I’ve been a coach for much of my adult life. One of my greatest joys as my children were growing up was supporting their athletic endeavors as a coach. Through coaching, you can help shape an understanding of the importance of crucial life lessons including selflessness, endurance, grit, and focus. I’m now in a season where I have the opportunity to watch as my granddaughter, Frankie, is just beginning to participate in swimming and soccer. It’s brought so many memories racing back. It’s also given me the chance to reflect on those lessons. One lesson in particular, focus, keeps resurfacing in my thoughts about credit unions and our bright future.
If you’ve ever had a toddler, watched a toddler, or marveled at the joy of a grandchild toddler, you know that focus is not their biggest strength. They see bright shiny objects everywhere. Part of their charm is in how they marvel at the wonders of the world all around them. It’s why watching a young grandchild play early sports is so joyful and also why it can be so painful for parents of that same young child.
Leaders struggle with focus too. The world is full of possibilities. You’ve likely either been the person saying the words or listening to the words, “imagine if we…” A leader with a new idea shares the same boundless view of possibilities that a grandparent sees in their young grandchild playing early sports. They know they are likely not going to be the person trying to encourage focus away from the color of the sky or the jumping abilities of a grasshopper. The parent sees the many hours of redirection and kind words of encouragement, just like our team members, they have a sharp focus on what it takes to execute.
Today, credit unions in our country face an inflection point. The 2020 American Consumer Satisfaction Index (ASCI) findings show that credit union consumer satisfaction has been rated lower than banks two years running. CUtoday.info released an article about the research outlining the challenges in front of us. As I read this, I felt frustration about the limited way credit unions were represented in the piece and defensive about the exceptional work that credit unions do daily with a pure focus on improving the financial lives of those we serve.
Despite my frustrations, I believe that this data shines a light on a shift. The way that people experience service has fundamentally changed. We no longer identify service as an interpersonal engagement. Human interaction is part of it. It’s also the website navigation, the texts we receive, the mobile app experience, the data integration that anticipates our needs … or doesn’t, and most importantly how all of the many touch points we leverage come together to make our lives easier.
If we want to shift the way that people experience credit unions and keep the bright banner of exceptional member service waving, we must address ease of use. While it is tempting to look at our vendor partners, the cost of investment, the cross-functional effort needed to build such a strategy, and the laundry list of technology shifts needed and quickly find the next bright shiny object, we cannot. Our ease-of-use strategy needs our focus and commitment.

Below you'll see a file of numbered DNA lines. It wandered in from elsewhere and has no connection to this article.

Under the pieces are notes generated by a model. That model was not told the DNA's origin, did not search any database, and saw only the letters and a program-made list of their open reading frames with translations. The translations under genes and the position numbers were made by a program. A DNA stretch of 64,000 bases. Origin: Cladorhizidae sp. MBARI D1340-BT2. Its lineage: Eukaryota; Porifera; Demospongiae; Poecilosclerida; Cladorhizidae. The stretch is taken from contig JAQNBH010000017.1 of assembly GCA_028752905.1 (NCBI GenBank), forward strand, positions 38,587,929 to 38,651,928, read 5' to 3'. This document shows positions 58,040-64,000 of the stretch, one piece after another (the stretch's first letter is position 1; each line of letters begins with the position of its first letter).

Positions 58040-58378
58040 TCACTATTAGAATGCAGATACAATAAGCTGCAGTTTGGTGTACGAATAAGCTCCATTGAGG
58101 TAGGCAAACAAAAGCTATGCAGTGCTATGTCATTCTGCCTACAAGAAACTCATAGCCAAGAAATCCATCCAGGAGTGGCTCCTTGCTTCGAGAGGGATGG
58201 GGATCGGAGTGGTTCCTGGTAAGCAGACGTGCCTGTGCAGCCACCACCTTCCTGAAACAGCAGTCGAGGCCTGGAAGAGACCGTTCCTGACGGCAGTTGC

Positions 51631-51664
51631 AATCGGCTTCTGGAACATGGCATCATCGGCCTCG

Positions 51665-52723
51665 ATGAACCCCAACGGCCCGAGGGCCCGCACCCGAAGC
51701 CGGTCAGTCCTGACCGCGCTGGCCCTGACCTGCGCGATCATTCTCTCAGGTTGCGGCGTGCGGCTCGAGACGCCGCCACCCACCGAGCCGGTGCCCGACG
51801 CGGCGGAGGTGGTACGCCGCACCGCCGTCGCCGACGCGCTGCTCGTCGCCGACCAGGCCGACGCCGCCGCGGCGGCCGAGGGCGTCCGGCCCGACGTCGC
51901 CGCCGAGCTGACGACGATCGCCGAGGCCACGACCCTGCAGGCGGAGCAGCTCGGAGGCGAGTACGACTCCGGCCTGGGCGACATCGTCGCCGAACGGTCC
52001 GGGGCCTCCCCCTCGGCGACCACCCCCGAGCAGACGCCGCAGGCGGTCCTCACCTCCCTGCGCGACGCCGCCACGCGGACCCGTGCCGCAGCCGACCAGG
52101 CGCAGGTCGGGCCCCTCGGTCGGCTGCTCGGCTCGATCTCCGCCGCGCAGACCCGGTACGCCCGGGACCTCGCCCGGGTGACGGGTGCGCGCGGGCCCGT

Similarly, it is time to start telling our story. In the same way that I daily share stories about Frankie with anyone and everyone who will listen, our industry has been bemoaning the lack of awareness and engagement with our brand since the beginning of my tenure within the space almost 28 years ago.
We’ve undervalued marketing as a competency. We’ve underfunded our marketing budgets. We’ve failed to come together in a meaningful way to collaboratively share our “why.” We haven’t leveraged our greatest storytellers, our members, to tell our story for us. I feel a gut punch just as I did when we experienced a bad call in a game I was coaching, each time I see the ads that our fintech competitors have created. They have co-opted our story. They are encouraging people to save automatically and pay themselves first. They are making it easy to take out small loans and build credit. They are creating first accounts for parents to build the important first financial habits of saving, spending, and giving.
The last year has been extremely difficult. It’s tempting to extend our strategy in an attempt to answer the multitudes of challenges facing our country and human beings. It’s alluring to consider adding to our plates and imagining what more we can do. I’m a dreamer and I want to do more. In 2021, it’s my invitation that we come together to solve these two challenges both within our own shops and together across our movement. It’s time to take more than 10% of the market. People need credit unions now more than ever. To do that, we must focus. Importantly, a focus on these two strategies feeds what I see as the most important strategy for credit unions, human capital. If we do these things well through an exceptional culture, we’ll also win the war for talent.
I’m a true believer in the power of cooperative finance. I wake up determined daily to ensure that Frankie and her friends will all not only be big fans of credit unions, but driven to bank and work at credit unions, because it is the best choice. In order to make that reality, our strategic focus must narrow. As we build and shape these strategies, there will be time for more sky gazing, grasshopper chasing, and dreaming. Trust me, I’ll never stop. But today my fellow credit union leaders, just like our kids watching our grandchildren learn to love sports, these strategies need our focus so that we can win in the long term. As I always say, the best is yet to come.